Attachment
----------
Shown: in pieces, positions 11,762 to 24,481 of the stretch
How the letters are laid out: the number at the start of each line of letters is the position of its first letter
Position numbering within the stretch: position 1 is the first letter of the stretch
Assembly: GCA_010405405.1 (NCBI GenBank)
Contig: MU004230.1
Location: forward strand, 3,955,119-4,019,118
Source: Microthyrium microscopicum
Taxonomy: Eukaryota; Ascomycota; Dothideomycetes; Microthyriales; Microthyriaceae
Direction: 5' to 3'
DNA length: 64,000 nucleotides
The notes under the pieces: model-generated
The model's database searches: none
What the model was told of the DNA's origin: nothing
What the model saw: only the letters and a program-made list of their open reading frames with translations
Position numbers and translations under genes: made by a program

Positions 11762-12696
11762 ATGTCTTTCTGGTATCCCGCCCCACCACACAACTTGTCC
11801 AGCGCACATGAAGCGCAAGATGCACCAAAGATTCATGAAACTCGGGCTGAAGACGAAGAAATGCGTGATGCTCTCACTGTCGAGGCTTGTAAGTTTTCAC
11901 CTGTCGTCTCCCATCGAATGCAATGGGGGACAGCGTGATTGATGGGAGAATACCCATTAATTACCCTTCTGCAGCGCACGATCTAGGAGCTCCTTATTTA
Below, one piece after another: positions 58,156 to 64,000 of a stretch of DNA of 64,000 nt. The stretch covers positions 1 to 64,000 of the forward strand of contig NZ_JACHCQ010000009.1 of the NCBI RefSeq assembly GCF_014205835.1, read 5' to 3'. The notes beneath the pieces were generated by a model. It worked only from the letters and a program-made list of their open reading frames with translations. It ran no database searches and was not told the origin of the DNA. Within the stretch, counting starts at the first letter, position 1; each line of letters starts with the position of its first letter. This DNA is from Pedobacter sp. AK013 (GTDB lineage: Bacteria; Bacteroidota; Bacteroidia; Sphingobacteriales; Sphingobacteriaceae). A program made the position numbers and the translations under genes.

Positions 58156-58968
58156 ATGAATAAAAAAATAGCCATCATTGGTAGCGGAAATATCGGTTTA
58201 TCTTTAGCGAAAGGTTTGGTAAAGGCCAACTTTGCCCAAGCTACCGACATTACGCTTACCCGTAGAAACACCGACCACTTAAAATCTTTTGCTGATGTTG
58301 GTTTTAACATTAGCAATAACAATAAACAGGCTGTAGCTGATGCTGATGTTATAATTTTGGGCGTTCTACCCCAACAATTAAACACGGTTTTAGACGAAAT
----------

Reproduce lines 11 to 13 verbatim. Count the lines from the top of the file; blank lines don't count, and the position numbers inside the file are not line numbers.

The notes under the pieces: model-generated
The model's database searches: none
What the model was told of the DNA's origin: nothing